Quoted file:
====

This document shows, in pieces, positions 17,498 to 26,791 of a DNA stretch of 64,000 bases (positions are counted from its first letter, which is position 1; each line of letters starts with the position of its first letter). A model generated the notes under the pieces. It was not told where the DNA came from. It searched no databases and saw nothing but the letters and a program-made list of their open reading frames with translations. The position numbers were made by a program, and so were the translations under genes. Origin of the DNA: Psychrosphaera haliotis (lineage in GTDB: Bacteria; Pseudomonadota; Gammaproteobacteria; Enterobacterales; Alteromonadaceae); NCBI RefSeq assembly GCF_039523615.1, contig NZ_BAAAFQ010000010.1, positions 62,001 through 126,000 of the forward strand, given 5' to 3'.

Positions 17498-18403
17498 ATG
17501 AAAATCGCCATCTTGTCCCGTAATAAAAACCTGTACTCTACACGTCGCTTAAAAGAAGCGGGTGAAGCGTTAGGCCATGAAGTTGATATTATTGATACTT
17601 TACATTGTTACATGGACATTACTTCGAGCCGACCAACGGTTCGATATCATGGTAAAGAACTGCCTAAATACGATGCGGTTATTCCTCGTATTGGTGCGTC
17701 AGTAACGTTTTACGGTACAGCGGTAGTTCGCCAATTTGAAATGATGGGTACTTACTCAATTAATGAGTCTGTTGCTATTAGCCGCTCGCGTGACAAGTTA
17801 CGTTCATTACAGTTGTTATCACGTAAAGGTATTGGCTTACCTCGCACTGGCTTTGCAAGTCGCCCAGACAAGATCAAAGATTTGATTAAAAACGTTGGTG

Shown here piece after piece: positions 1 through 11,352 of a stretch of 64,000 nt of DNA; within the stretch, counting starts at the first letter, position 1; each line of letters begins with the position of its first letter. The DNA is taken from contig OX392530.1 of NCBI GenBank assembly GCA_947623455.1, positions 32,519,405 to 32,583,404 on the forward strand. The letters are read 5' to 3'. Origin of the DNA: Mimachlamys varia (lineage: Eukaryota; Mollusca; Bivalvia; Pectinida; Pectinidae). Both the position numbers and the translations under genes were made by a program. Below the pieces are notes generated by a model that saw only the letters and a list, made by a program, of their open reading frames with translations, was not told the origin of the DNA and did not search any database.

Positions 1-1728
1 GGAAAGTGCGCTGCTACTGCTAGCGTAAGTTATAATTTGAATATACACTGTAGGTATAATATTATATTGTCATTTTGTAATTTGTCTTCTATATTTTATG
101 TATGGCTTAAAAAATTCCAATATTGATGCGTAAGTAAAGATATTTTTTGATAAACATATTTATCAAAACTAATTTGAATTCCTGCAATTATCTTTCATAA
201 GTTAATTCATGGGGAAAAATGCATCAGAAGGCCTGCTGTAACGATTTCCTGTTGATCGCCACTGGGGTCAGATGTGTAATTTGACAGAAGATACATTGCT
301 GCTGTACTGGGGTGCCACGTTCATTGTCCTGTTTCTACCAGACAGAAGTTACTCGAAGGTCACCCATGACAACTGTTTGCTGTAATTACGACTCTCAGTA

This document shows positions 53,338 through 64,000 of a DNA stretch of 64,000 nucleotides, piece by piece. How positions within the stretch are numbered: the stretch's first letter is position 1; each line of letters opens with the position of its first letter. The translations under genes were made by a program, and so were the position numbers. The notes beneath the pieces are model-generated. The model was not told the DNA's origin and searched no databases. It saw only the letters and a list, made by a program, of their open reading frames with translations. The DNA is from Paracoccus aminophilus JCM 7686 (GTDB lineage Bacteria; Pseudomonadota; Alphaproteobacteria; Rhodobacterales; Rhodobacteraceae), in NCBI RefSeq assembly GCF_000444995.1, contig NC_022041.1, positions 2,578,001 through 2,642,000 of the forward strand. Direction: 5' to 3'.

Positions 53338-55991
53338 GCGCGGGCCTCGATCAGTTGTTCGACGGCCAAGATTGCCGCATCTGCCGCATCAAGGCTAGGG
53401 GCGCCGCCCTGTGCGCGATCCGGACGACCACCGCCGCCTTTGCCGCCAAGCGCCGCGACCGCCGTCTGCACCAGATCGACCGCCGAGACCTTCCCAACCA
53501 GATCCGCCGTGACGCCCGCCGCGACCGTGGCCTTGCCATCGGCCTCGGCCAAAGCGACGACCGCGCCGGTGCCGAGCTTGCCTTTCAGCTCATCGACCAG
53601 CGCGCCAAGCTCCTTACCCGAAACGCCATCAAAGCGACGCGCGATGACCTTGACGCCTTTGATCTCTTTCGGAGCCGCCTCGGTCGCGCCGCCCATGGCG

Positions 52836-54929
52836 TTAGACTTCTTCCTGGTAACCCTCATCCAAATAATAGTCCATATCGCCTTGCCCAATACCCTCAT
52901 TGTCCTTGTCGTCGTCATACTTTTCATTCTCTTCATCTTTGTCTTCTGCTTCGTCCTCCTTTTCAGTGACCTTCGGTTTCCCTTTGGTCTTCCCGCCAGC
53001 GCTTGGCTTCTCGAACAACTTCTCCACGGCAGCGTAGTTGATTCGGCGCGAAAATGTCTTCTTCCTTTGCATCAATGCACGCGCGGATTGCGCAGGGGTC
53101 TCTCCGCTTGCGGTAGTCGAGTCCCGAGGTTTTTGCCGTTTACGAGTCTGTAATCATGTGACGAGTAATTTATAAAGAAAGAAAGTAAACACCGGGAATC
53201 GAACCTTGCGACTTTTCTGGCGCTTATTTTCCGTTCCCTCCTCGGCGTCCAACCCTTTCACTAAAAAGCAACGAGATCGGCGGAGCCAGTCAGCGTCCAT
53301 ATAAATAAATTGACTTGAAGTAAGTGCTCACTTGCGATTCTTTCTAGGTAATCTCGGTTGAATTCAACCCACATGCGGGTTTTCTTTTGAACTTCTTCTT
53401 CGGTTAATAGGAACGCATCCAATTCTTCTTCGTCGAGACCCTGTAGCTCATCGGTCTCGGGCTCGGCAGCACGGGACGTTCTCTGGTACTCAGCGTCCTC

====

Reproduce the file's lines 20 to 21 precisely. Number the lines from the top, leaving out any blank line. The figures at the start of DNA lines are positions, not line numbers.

Positions 52836-54929
52836 TTAGACTTCTTCCTGGTAACCCTCATCCAAATAATAGTCCATATCGCCTTGCCCAATACCCTCAT